by Lexie Taylor | Growth Marketing Manager
Jul 14, 2021
The world of retail has changed drastically over recent years. While some traditional retailers have struggled to meet rising customer expectations and digital demands, many trailblazing web-based retailers have gone from strength to strength.
But what does that mean for the high street? I speak to Dr Cathrine Jansson-Boyd, Reader in Consumer Psychology at Anglia Ruskin University, to hear her views on what shoppers are really looking for from retail.
“Well shopping habits have clearly changed. A lot.” Cathrine begins. “To start with, those people who thought they would never buy anything online have had to so due to the pandemic. It has also bought home to a lot of people that they don’t actually like shopping online. It is often a lot more hassle than people realised to send something back or to get it exchanged”.
Of course, during lockdown people had little choice but to shop online, but what about now most shops have reopened? “There are still some insecurities around what people can touch in stores, which may make them feel uncomfortable. But surveys show that overwhelmingly people do want to return to physical retail. Even those who have embraced online shopping.”
“While people love online shopping, as they can source anything from anywhere in the world, people also value being able to touch products and see them close up.”
She continues to say that while online shopping may have ramped up during lockdown, that “there will be a new-found appreciation for physical retail.”
The conversation moves to the changing British high street, with Gap becoming the latest in a string of retail chain closures to hit the news. Cathrine says that she doubts this shift to online will serve well as a long-term strategy. “Yes, consumers are currently shopping online, but there is a time limit to this. This will last until people feel truly comfortable returning to shops.”
She says this is particularly true for clothing brands, which shoppers want to touch and try on. “Buying clothes online only works when a consumer is used to a particular brand. It means if you want to shop somewhere new, you have to order multiple sizes.”
The impact of the pandemic on retail was seismic, but in many cases, it accelerated the inevitable. “I think it’s an indication that we want more from retail. We are fed up with the same stuff on every single high street. The pandemic accelerated this desire for different, individualised experiences.”
So, what do shoppers really want from the high street?
“They want something very experiential. Even before the pandemic we saw that consumers were responding very well to experiences. If a retailer offers an alternative, fun experience, shoppers are more likely to come back.”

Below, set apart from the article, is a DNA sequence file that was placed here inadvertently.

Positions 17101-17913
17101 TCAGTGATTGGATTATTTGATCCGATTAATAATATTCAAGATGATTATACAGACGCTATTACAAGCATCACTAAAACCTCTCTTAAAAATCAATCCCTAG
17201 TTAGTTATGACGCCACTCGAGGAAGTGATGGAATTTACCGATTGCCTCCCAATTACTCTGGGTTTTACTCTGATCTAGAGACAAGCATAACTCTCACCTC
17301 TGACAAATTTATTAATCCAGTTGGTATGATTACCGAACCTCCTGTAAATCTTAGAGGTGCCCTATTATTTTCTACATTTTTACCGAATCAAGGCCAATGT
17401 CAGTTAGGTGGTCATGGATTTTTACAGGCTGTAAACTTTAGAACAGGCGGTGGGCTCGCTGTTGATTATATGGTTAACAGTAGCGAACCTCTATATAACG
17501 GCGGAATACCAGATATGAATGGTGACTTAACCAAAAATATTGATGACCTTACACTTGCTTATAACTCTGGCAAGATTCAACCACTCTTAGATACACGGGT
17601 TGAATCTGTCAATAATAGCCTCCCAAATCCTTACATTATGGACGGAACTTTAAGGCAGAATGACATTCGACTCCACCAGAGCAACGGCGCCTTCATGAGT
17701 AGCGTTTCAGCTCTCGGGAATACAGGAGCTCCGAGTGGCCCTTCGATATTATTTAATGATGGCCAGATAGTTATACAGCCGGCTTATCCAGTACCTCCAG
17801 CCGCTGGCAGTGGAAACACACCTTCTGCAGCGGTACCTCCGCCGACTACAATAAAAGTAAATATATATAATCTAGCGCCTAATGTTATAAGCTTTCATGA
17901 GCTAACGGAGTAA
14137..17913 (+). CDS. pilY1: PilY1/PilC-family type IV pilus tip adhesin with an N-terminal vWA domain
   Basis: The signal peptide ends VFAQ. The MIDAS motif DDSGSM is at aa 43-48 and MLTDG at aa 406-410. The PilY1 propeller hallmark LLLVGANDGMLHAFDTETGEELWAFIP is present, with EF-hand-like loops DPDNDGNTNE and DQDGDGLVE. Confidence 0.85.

Cathrine also believes that today’s consumer has higher expectations, which is partially down to FOMO from our online lifestyles. “We see others having fun, and we want the same for us. We don’t want our lives to be boring, normal and average, we have a lot of expectations as humans and of course retail fits into these. The stores that are doing really well are those that have been creative.”
One store she highlights here is Apple, “they realised that people prefer shops where they can touch things. And it seems so simplistic now, but it’s kind of genius. It allows people to play with every product regardless of the price. They get a trial run, and even if they can’t afford to buy it, they are connected on a psychological level. They may then even try and save up for it.”
The power of people in retail is a reoccurring theme in our discussion. She believes that people are fed up with being in front of a screen, and this need for human connection is what is driving people to go back out shopping. “These interactions are so important for our mental health. Shopping is a social activity, we often go with friends, and if not, we’ll talk to store staff.”
These real-life connections also improve consumer confidence. As Cathrine explains that when people buy something in person, they’re much less likely to return it compared to purchasing online.
“You are more considerate in your choices as you have more information and context when making your decision. You have access to sensory information, you can see the size, you can touch, you can smell it – and all those things come into play.”
She tells me shoppers engaged through all five senses in the store are more likely to make purchases and to have a lasting impression of the store. “Done well, a congruent sensory experience can be phenomenal”, but she adds, “it needs to have a clear directive message and be aligned with the brand.”
Cathrine acknowledges that online shopping is here to stay, but physical retail still presents an unrivalled sensory experience. Above all else, delivering an authentic consumer experience is essential. Fleeting gimmicks won’t cut it. “Stores need to be facilitating an emotional connection that is longer lasting. And so much of this is down to the people they employ.”
She finishes, “I believe the future of physical retail is experiential, but only if it is done properly. If we continue with the same old, same old, then it will die quickly. But if people start shaking it up and getting creative and innovative, then there is longevity.”
If you're interested in learning more about consumer behaviour, you can read Consumer Psychology by Dr Cathrine Jansson-Boyd.